Coincidence? I think not

Baron Clement von Franckenstein obituary


In this, he was helped by a lifetime’s experience of introducing himself by that name. Family legend, which he was happy to burnish, had it that Mary Shelley had borrowed it, with a slight amendment, for her book after meeting an ancestor of von Franckenstein’s, who was consul in Geneva when she was there.


Before turning to acting

Rightie ho

Franckenstein’s first role on camera, improbably, was as an extra in Mel Brooks’s spoof Young Frankenstein (1974).


Sir Pterry was right. The million to one shot, it’s a certainty, isn’t it?

8 thoughts on “Coincidence? I think not”

  1. Sir Pterry makes a serious point. The individual things and coincidences, all of them are individually extremely unlikely, but so are all the alternative scenarios. Predicting in advance that unlikely stuff will happen is trivial, predicting which one will happen not so.

    And there’s some other angle to this, confirmation bias, IIRC, briefly that your attention is drawn to the things that look like remarkable coincidences so you focus on that and ignore the obvious stuff that passes you by. New Scientist years ago did a lovely column on nominative determinism, of which this is a great example.

    And of course, being an actor called Frankenstein is gonna draw you towards and get you that part, so it isn’t entirely coincidence.

  2. Mel Brooks would not have been able to resist casting him, once he heard his name. The coincidence is that he hadn’t had a previous acting role (but even that’s less so; it’s hard to get a first break in a crowded field, and his name gave him an opening there).

  3. BTW, is “colourful” Times obit code for “gay”, “drunk”, “philanderer”, “multiple sexual assault convictions”, or just “forrin”?

  4. There’s not much in the obit that’s in code “certainly Rabelaisian journey of a nobly born but impoverished Anglo-Austrian Old Etonian orphan with a taste for the arts and a love of cricket, tireless in the pursuit of jeunes filles sportives?…..Undoubtedly, he had a need to be loved and it was his unceasing search for a physical manifestation of this that led to the escapades of a roué with which most associated him.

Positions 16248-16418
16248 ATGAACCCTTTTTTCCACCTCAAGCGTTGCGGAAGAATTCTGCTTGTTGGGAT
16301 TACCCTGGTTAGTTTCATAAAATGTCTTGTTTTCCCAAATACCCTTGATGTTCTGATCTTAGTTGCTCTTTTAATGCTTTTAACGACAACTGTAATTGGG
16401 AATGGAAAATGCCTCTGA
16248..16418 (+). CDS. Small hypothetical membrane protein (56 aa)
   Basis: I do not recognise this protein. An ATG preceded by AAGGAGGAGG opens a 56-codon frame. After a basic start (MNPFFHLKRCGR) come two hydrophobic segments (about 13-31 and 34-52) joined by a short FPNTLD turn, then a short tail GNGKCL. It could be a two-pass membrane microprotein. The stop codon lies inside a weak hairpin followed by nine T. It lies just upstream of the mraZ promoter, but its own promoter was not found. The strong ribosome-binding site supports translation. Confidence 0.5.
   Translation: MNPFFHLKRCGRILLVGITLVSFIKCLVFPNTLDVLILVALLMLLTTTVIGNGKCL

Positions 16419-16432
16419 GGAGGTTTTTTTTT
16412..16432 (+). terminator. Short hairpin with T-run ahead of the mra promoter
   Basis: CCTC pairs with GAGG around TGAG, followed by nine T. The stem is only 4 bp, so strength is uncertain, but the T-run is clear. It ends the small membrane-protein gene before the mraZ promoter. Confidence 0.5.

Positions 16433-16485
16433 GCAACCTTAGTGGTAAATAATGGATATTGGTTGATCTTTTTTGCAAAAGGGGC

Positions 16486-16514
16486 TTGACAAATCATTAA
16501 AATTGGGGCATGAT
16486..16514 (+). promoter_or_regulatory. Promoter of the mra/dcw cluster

Many do not bear repetition in a family newspaper. There was the time when he had to sit through dinner with friends having discovered that the young lady he was expecting to meet later had cancelled, though not before he had taken Viagra. Meanwhile, the tale of who unsuspectingly drank the contents of a bottle of Spanish brandy that von Franckenstein had been using to sterilise himself after dalliances with women in Tijuana is, perhaps, a story for which the world is not yet prepared……Franckenstein was commissioned into the Royal Scots Greys, with whom he served in Germany and Aden. A harbinger of things to come was when he was discovered in a Hamburg nightclub “in full mess kit — boots, spurs, the lot” with two ladies of the town…….The passing of time did, however, prompt him to seek a wife at the turn of the millennium — “one doesn’t like to see an old title die out”. People magazine nominated him one of America’s top 50 bachelors and he told an interviewer that he would prefer a spouse who was “smart, independent and buxom”.

    He did not find one, but at the start of his funeral, a woman in her twenties matching von Franckenstein’s requisites and known to his friends placed herself in the front pew. Then another arrived and announced it was she who was Clem’s girlfriend. Something of a contretemps ensued.”

    Not a great deal of code there.

  5. When I told him my name wasn’t Clement, he nailed my head to a coffee table. He was a cruel man. But Fair.

  6. Nice post: comment below is mere pendantry.
    The wikipedia entry claims that in his early acting career he introduced himself as “Clement St George” lest his real name scare people – it was after moving to Hollywood (at the age of 28) that he used Franckenstein.
    “Impoverished” – er, how did he go to Eton and spend several years as a Guards officer? Or was impoverishment a result of the latter?

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